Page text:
As noted by others, the lack of promotion itself isn't noticeable, because what's noticeable is your frequent change of jobs. I'd add that, as an employer, I would consider whether you changed jobs in an upward trajectory or not; if you're bouncing from one junior position to another, that's not as good as if you go from junior to developer after a few jobs. The importance isn't to show a promotion, it's to show increasing responsibility and increasing abilities.
Did you have five basically identical jobs with identical employers for five years? Then that's no better (and probably worse) than staying in one job for five years, from that point of view (plus the job-hopping).
Did you have five jobs, starting with one small local employer, moving up to a couple of mid-sized firms in your region, ending at a job at Google? That sounds like an upwards trajectory to me - in particular, if the responsibilities of those jobs increased even if the title didn't (ex: small employer, writing web pages for customer facing site in Node.JS; medium employer, maintaining site with 500 pages using mix of technologies; Google, on a team of [many] that supports particular cluster of pages with 10M page views/day)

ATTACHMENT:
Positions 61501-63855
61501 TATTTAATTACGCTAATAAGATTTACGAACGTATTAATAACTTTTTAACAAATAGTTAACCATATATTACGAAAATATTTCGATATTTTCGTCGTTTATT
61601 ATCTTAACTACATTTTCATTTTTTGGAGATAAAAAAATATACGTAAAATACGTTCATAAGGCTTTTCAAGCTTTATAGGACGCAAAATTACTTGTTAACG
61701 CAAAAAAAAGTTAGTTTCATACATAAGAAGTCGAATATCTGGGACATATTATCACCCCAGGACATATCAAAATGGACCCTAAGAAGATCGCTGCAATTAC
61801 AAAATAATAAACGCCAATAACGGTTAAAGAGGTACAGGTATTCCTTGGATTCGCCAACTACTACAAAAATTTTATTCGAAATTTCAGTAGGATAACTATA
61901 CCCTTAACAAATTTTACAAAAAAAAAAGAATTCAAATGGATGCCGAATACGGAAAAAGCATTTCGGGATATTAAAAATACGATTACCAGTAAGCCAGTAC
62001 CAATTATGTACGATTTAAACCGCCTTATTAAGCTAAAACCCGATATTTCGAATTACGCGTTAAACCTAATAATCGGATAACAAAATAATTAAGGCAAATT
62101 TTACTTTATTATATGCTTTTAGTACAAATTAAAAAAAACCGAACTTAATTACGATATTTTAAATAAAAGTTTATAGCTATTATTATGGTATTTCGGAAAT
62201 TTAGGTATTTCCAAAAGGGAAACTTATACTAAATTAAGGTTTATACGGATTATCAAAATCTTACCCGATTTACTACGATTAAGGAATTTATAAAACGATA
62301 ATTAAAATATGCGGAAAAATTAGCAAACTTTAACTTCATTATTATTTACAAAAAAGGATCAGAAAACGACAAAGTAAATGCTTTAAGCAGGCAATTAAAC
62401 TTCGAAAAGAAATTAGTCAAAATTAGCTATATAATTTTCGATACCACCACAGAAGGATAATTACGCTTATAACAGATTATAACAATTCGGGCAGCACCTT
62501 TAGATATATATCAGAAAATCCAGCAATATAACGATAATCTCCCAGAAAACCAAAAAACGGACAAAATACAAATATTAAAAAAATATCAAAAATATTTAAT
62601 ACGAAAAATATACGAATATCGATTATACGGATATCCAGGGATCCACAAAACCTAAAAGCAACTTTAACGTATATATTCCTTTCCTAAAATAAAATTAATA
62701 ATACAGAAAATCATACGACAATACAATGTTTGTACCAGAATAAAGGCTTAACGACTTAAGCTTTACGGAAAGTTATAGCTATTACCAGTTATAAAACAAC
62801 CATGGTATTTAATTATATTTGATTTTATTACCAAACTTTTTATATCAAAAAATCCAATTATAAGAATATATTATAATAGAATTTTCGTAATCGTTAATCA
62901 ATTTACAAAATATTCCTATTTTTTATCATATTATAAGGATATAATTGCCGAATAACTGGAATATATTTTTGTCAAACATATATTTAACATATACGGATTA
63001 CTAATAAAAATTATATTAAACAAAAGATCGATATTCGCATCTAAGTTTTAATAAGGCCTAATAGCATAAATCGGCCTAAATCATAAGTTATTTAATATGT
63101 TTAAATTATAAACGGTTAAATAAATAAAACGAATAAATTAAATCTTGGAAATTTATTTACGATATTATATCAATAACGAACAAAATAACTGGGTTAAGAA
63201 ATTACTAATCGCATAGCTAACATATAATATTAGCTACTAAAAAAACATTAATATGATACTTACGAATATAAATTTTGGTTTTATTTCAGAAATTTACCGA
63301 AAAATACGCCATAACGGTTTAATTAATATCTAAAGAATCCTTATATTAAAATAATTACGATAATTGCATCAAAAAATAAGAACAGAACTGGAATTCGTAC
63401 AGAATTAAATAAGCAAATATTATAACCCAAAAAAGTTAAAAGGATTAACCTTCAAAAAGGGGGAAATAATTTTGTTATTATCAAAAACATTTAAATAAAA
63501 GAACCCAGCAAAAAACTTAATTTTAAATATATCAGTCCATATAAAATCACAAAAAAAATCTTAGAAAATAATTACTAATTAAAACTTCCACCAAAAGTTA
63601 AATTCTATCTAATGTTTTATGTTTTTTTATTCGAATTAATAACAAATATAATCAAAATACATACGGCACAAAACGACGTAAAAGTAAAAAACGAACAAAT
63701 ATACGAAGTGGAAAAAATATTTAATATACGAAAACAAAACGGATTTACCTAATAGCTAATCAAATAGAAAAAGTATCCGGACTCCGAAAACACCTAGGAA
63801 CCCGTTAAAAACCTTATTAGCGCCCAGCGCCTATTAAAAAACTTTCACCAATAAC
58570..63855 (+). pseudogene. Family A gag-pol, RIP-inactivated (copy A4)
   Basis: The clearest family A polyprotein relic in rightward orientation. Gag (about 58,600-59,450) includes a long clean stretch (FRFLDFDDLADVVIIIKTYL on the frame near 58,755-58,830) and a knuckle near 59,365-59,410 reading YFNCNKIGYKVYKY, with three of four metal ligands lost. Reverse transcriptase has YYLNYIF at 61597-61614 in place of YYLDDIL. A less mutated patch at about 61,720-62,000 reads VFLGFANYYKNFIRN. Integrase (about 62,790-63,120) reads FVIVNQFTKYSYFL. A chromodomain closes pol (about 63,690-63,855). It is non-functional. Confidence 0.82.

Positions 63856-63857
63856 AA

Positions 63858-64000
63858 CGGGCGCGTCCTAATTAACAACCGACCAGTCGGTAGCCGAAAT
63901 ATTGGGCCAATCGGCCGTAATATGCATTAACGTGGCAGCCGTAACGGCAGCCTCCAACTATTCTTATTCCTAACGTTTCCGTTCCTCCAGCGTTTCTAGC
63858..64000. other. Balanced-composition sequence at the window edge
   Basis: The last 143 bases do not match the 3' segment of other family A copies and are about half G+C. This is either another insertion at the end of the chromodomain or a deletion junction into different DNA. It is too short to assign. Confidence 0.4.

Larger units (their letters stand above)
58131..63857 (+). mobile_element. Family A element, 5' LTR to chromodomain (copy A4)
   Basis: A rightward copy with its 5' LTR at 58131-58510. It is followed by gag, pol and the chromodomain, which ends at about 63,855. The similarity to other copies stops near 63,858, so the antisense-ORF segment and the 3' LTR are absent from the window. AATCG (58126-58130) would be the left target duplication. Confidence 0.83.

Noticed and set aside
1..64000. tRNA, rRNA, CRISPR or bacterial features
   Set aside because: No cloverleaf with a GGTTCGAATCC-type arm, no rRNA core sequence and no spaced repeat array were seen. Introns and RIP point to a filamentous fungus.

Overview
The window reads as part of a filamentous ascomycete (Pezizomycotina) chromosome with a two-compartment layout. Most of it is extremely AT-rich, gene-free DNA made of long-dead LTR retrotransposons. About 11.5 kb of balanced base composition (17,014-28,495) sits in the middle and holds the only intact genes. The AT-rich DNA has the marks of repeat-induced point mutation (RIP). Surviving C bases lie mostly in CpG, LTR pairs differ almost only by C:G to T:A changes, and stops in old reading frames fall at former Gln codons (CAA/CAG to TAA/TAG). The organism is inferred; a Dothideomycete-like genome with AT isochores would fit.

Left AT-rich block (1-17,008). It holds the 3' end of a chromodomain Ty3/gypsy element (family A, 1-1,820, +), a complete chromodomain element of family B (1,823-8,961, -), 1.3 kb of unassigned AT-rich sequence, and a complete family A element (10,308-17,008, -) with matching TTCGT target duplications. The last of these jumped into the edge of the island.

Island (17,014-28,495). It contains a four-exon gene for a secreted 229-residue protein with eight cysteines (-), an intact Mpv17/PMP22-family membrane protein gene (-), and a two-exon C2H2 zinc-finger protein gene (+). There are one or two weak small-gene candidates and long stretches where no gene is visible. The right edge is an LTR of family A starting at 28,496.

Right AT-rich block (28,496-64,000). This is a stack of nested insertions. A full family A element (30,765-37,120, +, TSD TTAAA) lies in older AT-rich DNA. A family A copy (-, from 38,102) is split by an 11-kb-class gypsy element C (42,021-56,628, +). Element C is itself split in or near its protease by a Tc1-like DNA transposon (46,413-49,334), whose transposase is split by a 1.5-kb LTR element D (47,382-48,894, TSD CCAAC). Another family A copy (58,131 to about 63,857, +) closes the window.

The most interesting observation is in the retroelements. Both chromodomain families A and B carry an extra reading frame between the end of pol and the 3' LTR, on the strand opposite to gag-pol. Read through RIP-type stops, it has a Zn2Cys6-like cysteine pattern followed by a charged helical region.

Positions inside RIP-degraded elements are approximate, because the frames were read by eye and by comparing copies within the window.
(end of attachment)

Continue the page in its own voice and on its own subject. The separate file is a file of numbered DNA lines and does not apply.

From what you describe, it looks like you did move upwards. This assumes the companies are either comparable or getting bigger - it's perhaps not quite the same if your title changes (up) but the responsibilities don't, but unless there's a dramatic difference in the company reputations, it should be seen well.
But, I think the more important thing to consider is how you compare to other candidates to similar jobs.
Is it normal in your industry at your level to be job hopping for more money? Do most of the other similar candidates have 3-5 jobs in 5 year period? Or are you competing with people who have 1 job for 5 years. Many fields do have frequent job hopping for many reasons - but make sure you're familiar with the norm in yours, as many don't expect it. Hopefully you know others in the same role and can just ask people what's common, or if you're at a large company just see what the turnover is for that role - maybe your company is higher/lower turnover than average, but it's a starting point at least; and you've had 5 companies in 5 years, so perhaps you've got some broader understanding by this point of what others are doing.
If you're applying for Senior positions, even if at a Junior/regular level it's common to job hop, odds are Seniors are expected to stay longer - they're more expensive to acquire and have more institutional knowledge, so companies want to know they'll stay for a reasonable length of time. Expect at minimum to see more questions in the interview about whether you'd stay longer and why you change jobs; and less interviews, also.
If other applicants do have longer job histories, consider establishing yourself for a few years at your current company, also, to show a change in the pattern - it's common to hop for a while when you're young, but proving that you can stay for a while at the right opportunity is a case of "show don't tell" often.